At A Nest of Gentle Makers it is important to us to welcome all adults of any age, ethnicity, cultural heritage and religious background, ability, sexual orientation and gender identity.
We encourage all of our attendees to see beyond any perceived ‘difference’ and to foster a spirit of kindness and inclusion.
Obviously this is, and will continue to be, a work in progress and we welcome any feedback you may wish to give us, to enable A Nest of Gentle Makers to become the diverse and inclusive family we all wish it to be.
You may have been aware recently of some fairly heated discussions on social media regarding diversity and inclusivity in the making world. This is something that is uncomfortable to talk about and it is difficult to admit one’s own biases. I really want to make A Nest of Gentle Makers a welcoming and inclusive community. This topic does require us all to examine our outlook and to be open to change. The retreats must be truly welcoming to all people and I would like to remind all those who come to the retreat that this is the responsibility of us ALL.
I am delighted that a new organisation has been started by Jeanette Sloan working to amplify and celebrate the work of Black, Indigenous and People of Colour (BIPOC) working in the fibre Industry and will ensure that this work is BIPOC-led, and BIPOC-centered. I would like to take this opportunity to highlight the important work that Jeanette and her new organisation will be undertaking. They have recently run a successful crowdfunding campaign for a new website and organisation and A Nest of Gentle Makers have supported this crowdfunder. In the words of the project founder, Jeanette Sloan:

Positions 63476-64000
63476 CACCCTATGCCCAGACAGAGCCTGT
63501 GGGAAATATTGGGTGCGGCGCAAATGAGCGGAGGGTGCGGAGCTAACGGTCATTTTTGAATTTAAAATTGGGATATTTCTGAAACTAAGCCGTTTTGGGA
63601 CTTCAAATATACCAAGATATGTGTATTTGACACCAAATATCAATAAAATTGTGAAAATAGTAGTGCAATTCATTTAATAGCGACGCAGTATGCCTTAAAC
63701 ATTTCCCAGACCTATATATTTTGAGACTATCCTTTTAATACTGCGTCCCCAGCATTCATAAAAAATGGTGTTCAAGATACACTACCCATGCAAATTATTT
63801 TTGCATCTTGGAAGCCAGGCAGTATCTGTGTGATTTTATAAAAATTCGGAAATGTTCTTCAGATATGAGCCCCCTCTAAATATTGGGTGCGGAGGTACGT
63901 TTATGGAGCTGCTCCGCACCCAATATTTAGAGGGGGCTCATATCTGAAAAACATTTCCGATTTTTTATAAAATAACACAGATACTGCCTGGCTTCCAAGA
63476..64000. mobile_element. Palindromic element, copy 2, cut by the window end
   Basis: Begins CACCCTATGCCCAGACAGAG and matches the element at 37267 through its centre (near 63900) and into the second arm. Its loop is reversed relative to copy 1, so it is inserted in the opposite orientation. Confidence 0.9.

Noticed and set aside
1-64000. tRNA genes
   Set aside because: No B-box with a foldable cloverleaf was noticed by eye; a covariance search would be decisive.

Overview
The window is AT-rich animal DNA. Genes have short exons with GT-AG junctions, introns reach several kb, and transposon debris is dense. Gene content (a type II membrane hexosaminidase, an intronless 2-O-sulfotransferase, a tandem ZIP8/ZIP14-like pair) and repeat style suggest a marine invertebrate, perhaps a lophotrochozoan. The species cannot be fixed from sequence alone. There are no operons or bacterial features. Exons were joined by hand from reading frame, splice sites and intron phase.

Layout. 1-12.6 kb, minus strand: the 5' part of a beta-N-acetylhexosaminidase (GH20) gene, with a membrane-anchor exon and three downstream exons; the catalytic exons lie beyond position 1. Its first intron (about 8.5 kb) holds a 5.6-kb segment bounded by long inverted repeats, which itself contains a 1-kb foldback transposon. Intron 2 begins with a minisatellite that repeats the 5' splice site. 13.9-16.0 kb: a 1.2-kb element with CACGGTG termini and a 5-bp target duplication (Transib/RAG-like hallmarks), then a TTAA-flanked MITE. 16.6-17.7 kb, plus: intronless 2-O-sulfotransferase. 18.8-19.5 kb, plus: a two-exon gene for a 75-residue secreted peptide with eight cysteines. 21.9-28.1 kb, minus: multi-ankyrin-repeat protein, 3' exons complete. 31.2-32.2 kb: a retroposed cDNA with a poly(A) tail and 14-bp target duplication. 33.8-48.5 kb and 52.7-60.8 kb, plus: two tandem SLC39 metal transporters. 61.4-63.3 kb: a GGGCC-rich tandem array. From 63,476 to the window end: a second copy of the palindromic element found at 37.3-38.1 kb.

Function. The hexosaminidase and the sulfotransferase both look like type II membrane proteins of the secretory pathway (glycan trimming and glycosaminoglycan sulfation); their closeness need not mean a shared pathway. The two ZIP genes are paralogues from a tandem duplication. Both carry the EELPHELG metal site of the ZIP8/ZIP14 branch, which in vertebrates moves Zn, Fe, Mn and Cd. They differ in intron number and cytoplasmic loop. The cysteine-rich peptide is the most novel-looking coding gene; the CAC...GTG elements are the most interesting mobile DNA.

“Our remit is to celebrate the talent of BIPOC working with fibre and to improve the representation of BIPOC in the fibre industry. We hope the website will be the first port of call for anyone to use, whether it’s a publication looking for a tech editor, a consumer looking for an indie dyer or a student looking to interview a knitwear designer. All BIPOC working in and with fibre will have the opportunity to be included for free, thereby enabling them to be recognised and rewarded for their work; something we believe is long overdue.”
“Building a website and resource portal isn’t easy or cheap, so we have taken the decision to launch a crowdfunding campaign aimed at consumers and companies. My hope is that these positive, practical steps will improve the industry for everyone, making it as richly diverse as the community it serves and that the legacy of BIPOC in Fiber will serve both the industry and community for many years to come.”
Find more information at http://www.bipocinfiber.com